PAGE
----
Thompson Peak (Antarctica)

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Not to be confused with Thompson Peaks

Thompson Peak ( 69°25′S157°40′E / 69.417°S 157.667°E / -69.417; 157.667 ) is a peak (980 m) 5 nautical miles (9 km) south of Ringgold Knoll in the northwest end of Wilson Hills. It was plotted by ANARE (Australian National Antarctic Research Expeditions) from aerial photographs taken by U.S. Navy Operation Highjump (1946–47) and ANARE (1959). It was named by Antarctic Names Committee of Australia (ANCA) for R. H. J. Thompson, Administrative Officer of the Antarctic Division, Melbourne, second-in-command of several ANARE expeditions to the Antarctic.

Ringgold Knoll is a mountain 9 nautical miles (17 km) south of Archer Point on the east side of Matusevich Glacier. On January 16, 1840, Lieutenant-Commandant Cadwalader Ringgold on the Porpoise, one of the ships of the United States Exploring Expedition (1838–42) under Wilkes, sighted a large dark mountain in this direction. It was named Ringgold's Knoll on the chart by Wilkes. In 1959 Phillip Law of ANARE made an investigation of features in the area. It was not possible to identify the feature sighted by Ringgold, but this mountain is in proper relationship to nearby Reynolds Peak and Eld Peak as indicated on Wilkes' chart. It was selected by Law of ANARE to perpetuate Wilkes' naming.

Wilson Hills is a group of scattered hills, nunataks and ridges that extend NW-SE for about 110 kilometres (68 mi) between Matusevich Glacier and Pryor Glacier in Antarctica. They were discovered by Lieutenant Harry Pennell, Royal Navy, on the Terra Nova Expedition in February 1911 during Robert Falcon Scott's last expedition, and named after Dr. Edward A. Wilson, a zoologist with the expedition, who perished with Scott on the return journey from the South Pole.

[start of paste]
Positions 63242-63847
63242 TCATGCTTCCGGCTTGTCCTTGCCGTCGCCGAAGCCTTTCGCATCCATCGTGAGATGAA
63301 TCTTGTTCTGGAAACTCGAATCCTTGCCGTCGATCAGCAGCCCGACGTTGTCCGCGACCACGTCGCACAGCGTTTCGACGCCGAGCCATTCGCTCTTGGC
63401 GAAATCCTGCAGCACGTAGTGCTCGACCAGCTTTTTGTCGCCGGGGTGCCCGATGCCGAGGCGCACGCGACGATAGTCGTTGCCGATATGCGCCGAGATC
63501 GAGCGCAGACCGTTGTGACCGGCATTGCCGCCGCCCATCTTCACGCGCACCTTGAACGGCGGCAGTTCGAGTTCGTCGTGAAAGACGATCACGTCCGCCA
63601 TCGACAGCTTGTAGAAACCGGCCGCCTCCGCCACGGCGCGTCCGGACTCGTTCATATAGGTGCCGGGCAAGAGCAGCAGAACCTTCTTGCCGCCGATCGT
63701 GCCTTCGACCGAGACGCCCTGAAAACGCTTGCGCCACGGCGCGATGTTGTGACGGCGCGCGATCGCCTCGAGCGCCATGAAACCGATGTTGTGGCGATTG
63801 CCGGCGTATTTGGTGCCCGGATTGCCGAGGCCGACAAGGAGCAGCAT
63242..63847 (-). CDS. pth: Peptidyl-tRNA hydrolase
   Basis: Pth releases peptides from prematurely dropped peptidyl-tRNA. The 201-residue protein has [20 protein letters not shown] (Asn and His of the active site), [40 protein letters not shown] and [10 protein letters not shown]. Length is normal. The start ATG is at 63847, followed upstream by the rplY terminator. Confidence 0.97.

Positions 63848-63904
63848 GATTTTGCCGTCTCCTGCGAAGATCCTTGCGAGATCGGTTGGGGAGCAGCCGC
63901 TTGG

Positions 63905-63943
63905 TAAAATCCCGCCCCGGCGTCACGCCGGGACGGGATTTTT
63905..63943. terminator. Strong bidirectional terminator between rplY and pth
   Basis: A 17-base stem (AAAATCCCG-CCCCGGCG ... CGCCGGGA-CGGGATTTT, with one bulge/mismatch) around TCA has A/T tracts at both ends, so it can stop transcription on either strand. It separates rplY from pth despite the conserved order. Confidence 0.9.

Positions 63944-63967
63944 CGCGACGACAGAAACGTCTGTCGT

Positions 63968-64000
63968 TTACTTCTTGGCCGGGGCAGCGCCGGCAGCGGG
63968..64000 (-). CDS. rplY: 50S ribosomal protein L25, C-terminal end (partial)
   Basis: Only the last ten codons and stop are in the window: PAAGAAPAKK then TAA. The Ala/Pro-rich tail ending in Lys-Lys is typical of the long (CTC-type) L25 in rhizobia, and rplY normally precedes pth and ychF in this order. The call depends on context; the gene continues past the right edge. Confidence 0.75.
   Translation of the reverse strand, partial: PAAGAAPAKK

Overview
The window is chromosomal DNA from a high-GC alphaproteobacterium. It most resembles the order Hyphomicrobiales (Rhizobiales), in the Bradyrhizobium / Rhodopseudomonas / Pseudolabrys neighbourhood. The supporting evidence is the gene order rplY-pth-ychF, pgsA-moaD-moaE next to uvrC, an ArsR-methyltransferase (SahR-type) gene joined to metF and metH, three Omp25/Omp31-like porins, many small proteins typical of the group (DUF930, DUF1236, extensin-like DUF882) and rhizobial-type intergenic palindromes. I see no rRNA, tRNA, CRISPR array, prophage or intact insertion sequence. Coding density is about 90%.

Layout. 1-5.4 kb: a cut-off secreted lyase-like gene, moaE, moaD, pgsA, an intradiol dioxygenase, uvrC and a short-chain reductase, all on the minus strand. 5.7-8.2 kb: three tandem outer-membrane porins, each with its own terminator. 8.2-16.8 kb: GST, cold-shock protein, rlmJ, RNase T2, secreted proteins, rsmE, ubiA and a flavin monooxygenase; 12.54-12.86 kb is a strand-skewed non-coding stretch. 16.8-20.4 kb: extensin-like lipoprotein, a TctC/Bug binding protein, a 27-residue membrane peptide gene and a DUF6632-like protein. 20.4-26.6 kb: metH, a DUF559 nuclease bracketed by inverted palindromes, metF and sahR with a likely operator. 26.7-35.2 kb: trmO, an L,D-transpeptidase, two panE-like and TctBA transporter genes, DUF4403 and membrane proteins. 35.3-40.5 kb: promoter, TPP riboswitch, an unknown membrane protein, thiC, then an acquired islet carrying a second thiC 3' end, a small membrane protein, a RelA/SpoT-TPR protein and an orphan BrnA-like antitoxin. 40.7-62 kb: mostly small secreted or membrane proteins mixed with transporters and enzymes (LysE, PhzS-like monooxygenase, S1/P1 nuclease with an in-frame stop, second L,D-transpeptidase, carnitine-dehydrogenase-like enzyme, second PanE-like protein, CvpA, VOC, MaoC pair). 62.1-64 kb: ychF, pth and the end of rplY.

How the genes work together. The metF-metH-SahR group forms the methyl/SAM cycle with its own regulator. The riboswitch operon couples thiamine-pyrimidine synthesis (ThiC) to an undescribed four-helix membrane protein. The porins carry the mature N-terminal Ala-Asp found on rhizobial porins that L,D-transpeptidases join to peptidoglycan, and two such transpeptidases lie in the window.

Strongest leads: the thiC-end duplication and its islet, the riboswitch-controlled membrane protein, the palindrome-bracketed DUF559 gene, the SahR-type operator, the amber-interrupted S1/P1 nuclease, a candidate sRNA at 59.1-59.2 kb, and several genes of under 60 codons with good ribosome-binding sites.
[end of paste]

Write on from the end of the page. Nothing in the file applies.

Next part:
The Australian National Antarctic Research Expeditions is the historical name for the Australian Antarctic Program (AAp) administered for Australia by the Australian Antarctic Division (AAD).

PD-icon.svg This article incorporates  public domain material from the United States Geological Survey document "Thompson Peak" (content from the Geographic Names Information System ).

United States Geological Survey scientific agency of the United States government

The United States Geological Survey is a scientific agency of the United States government. The scientists of the USGS study the landscape of the United States, its natural resources, and the natural hazards that threaten it. The organization has four major science disciplines, concerning biology, geography, geology, and hydrology. The USGS is a fact-finding research organization with no regulatory responsibility.

Geographic Names Information System geographical database

The Geographic Names Information System (GNIS) is a database that contains name and locative information about more than two million physical and cultural features located throughout the United States of America and its territories. It is a type of gazetteer. GNIS was developed by the United States Geological Survey in cooperation with the United States Board on Geographic Names (BGN) to promote the standardization of feature names.


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